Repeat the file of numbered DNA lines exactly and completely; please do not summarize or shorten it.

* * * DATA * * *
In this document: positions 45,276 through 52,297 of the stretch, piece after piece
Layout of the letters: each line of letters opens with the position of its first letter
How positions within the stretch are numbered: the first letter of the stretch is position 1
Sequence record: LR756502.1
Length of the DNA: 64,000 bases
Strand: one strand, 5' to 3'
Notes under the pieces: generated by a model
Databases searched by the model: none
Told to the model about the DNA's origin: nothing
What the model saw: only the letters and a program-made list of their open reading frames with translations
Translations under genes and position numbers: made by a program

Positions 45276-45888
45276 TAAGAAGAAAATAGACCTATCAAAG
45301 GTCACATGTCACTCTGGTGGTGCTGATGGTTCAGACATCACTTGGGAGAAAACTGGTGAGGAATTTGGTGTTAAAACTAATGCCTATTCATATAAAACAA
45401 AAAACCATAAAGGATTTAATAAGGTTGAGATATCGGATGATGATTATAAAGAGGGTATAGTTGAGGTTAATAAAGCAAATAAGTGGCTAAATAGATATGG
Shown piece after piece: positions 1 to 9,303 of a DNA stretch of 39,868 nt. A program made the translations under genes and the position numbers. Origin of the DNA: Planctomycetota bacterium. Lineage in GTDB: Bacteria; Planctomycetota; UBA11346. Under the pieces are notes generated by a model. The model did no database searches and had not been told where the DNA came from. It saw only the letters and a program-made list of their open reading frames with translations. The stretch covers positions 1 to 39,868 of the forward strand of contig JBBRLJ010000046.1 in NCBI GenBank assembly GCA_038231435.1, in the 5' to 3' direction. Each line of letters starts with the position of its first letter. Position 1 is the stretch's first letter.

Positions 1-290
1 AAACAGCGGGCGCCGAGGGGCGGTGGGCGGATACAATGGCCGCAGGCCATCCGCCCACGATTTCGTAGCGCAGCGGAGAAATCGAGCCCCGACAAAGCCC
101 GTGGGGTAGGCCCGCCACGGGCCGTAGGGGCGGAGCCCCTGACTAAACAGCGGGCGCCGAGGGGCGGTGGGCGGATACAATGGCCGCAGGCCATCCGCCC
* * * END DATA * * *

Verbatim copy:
In this document: positions 45,276 through 52,297 of the stretch, piece after piece
Layout of the letters: each line of letters opens with the position of its first letter
How positions within the stretch are numbered: the first letter of the stretch is position 1
Sequence record: LR756502.1
Length of the DNA: 64,000 bases
Strand: one strand, 5' to 3'
Notes under the pieces: generated by a model
Databases searched by the model: none
Told to the model about the DNA's origin: nothing
What the model saw: only the letters and a program-made list of their open reading frames with translations
Translations under genes and position numbers: made by a program

Positions 45276-45888
45276 TAAGAAGAAAATAGACCTATCAAAG
45301 GTCACATGTCACTCTGGTGGTGCTGATGGTTCAGACATCACTTGGGAGAAAACTGGTGAGGAATTTGGTGTTAAAACTAATGCCTATTCATATAAAACAA
45401 AAAACCATAAAGGATTTAATAAGGTTGAGATATCGGATGATGATTATAAAGAGGGTATAGTTGAGGTTAATAAAGCAAATAAGTGGCTAAATAGATATGG
Shown piece after piece: positions 1 to 9,303 of a DNA stretch of 39,868 nt. A program made the translations under genes and the position numbers. Origin of the DNA: Planctomycetota bacterium. Lineage in GTDB: Bacteria; Planctomycetota; UBA11346. Under the pieces are notes generated by a model. The model did no database searches and had not been told where the DNA came from. It saw only the letters and a program-made list of their open reading frames with translations. The stretch covers positions 1 to 39,868 of the forward strand of contig JBBRLJ010000046.1 in NCBI GenBank assembly GCA_038231435.1, in the 5' to 3' direction. Each line of letters starts with the position of its first letter. Position 1 is the stretch's first letter.

Positions 1-290
1 AAACAGCGGGCGCCGAGGGGCGGTGGGCGGATACAATGGCCGCAGGCCATCCGCCCACGATTTCGTAGCGCAGCGGAGAAATCGAGCCCCGACAAAGCCC
101 GTGGGGTAGGCCCGCCACGGGCCGTAGGGGCGGAGCCCCTGACTAAACAGCGGGCGCCGAGGGGCGGTGGGCGGATACAATGGCCGCAGGCCATCCGCCC